Events

Sunday, October 26, 2014

October anniversaries: Happy Birthday, USS "Constitution"

October 21 is the anniversary of the launching of the USS "Constitution," which earned the nickname "Old Ironsides" during the War of 1812, whose bicentennial we are still marking. The "Constitution," as Mass Moments reminds us, is the "oldest commissioned warship in the world." (basic story here)



• Date of issue: Oct. 21, 1947
• Place of issue: on the deck of the Constitution, Boston Naval Yard
• Printing: 131,488,000


The average person would never guess from looking at it that this rather understated stamp could give rise to controversy, but that's just what happened when some naval aficionados and historical enthusiasts first laid eyes on it. As Arago, the online resource site of the US Postal Museum, explains, experienced Boston Naval architect Andrew Hepburn "designed the stamp after considerable historical research." And yet:
The stamp received criticism for ignoring the ship's grandeur and thereby under-representing the role it played in building America. While many stamp designs have been challenged and criticized over the years, the uproar over Old Ironsides was one of the loudest ever. Typical of the very strong criticisms was that of Elmer C. Pratt, the stamp columnist for Camden, New Jersey's Courier-Post. "The idea of showing that great fighting hero as a mimbly-pimbly boat sailing along in a light wind . . . when all her life she was a fighting ship full of fight. She should have been shown in a heavy wind, with full sails set, in a heavy sea, going someplace where she should be going, often did and as a rule won the day-into a well fought and victorious battle."
The controversy notwithstanding, the stamp was quite popular with the public. Arago tells us that first-day sales amounted to "An unusually high" figure of 4,700,000, including almost 700,000 first-day covers.

The storm over the stamp was of course a tempest in a teacup compared, as an earlier post shows, with the competition between New England cities to claim the title of birthplace of the US Navy. In addition, the ship itself poses some interesting problems of historic preservation. On that subject: more in the next post.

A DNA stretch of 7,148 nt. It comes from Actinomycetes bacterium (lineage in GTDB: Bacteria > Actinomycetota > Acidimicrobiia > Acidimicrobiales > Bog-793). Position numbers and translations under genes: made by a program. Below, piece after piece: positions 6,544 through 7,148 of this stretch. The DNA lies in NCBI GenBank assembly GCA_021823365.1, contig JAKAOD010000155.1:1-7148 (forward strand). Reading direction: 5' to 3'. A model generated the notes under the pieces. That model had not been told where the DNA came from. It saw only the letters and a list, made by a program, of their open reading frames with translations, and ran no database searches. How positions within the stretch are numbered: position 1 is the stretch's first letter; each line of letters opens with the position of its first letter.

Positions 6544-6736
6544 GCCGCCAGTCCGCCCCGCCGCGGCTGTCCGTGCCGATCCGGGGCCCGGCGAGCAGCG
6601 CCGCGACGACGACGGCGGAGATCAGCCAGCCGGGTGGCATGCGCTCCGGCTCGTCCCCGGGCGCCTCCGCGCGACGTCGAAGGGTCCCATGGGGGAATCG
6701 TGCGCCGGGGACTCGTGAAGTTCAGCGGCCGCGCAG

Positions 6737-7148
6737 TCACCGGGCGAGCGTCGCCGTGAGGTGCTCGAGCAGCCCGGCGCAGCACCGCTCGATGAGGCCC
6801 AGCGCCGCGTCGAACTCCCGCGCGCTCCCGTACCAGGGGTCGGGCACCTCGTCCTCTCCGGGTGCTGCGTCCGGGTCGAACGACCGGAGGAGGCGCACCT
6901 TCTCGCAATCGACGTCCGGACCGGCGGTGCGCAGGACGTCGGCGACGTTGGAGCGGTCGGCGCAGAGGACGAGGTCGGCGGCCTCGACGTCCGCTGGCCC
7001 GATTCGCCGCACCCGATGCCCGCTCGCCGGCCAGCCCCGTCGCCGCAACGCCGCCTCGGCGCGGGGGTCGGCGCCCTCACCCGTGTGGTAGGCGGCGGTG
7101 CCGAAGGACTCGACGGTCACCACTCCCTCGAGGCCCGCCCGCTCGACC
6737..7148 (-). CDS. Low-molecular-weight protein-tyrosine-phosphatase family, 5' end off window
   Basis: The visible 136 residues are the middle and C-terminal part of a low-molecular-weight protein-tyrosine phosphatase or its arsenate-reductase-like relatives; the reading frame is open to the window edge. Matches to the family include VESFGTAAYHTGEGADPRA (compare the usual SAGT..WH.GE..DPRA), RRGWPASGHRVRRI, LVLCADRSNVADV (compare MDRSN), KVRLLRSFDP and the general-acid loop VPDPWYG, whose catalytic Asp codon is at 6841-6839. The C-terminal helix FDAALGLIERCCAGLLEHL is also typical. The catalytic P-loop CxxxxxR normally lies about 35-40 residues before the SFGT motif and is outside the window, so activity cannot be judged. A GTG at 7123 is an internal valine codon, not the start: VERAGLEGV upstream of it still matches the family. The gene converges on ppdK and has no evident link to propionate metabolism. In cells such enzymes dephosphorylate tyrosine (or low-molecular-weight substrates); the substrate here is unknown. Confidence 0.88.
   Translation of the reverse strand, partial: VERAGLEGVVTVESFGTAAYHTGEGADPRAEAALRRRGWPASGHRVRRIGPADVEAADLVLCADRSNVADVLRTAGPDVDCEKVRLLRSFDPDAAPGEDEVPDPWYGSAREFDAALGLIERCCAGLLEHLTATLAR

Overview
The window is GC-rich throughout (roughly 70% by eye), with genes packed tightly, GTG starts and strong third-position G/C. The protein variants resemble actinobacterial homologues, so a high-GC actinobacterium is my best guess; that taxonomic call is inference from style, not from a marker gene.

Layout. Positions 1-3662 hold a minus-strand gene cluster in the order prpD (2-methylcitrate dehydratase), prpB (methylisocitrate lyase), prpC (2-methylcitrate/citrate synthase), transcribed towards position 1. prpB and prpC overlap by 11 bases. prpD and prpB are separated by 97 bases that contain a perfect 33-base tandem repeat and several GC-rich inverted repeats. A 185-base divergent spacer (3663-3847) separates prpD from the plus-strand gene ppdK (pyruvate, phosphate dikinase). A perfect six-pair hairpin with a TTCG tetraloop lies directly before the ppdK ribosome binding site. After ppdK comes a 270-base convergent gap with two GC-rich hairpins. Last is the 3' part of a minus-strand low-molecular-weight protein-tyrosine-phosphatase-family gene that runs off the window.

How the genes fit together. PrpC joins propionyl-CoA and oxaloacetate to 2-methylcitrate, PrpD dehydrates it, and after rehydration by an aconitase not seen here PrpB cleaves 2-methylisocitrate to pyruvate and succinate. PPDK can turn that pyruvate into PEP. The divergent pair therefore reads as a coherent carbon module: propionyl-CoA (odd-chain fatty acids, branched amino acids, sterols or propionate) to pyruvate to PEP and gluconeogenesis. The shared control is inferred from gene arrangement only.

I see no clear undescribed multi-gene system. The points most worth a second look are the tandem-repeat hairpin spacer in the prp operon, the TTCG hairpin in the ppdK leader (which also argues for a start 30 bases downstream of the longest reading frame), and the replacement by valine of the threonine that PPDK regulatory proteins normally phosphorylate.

Previous and related stories:

• (2010) 21 October 1797: Launching of USS Constitution; the need for preservation and interpretation continues
• (2011) July Anniversaries: Wooden Whaling Ship "Charles W. Morgan" Celebrates 170th Birthday, 21 July


Thursday, October 16, 2014

Happy Dictionary Day

Dictionary Day is the anniversary of Noah Webster's birthday, for good reason.

I am remiss in not having gotten my full-fledged post up for Mr. Webster's birthday (it turned out some extra work is required), but in order to honor (or placate) his spirit, I have uploaded a large new scan of a portrait engraving from his lifetime, over on the Tumblr.

Stay tuned for more in the near future.

Monday, October 13, 2014

Removing Columbus from the Calendar


Ironically, as I noted in an old post, the cancellation on this stamp honoring Christopher Columbus and



the "discovery" of America obscures the figure of the putative hero. It could serve as a metaphor for his fate in recent years.

The reaction against the glorification of Columbus advances a bit further this fall as the government of the city of Seattle today--on the federal holiday of "Columbus Day"--signs a measure mandating the celebration of the second Monday in October as Indigenous Peoples' Day.

Nothing of the sort planned in Amherst yet. (Select Board signed the fall Town Meeting warrant a week ago.)

My 2012 roundup of stories on changing attitudes toward the explorer and his holiday. covered a lot of ground, so I won't try to do the equivalent here again. (I think there was some pretty good stuff there: check it out.)

Instead, I'll just note that the Harvard Crimson got into the game this year with the brief and light-hearted Even People in the 1400s Agreed Columbus Was An Asshole.


Update, Oct. 27: belatedly came across this from John Patrick Leary's Tumblr, which chronicles and dissects the language of inequality. In this one, he describes the anachronistic appropriation of Columbus:
Happy Imperialist #Leadership Day from the Keywords #Team!

This Columbus Day offers some of the less historically (to say nothing of morally) inclined out there to draw fatuous links between the contemporary cult of entrepeneurship and the legacy of Christopher Columbus’ conquest—err, acquisition—of America some 500 years ago. (read the rest)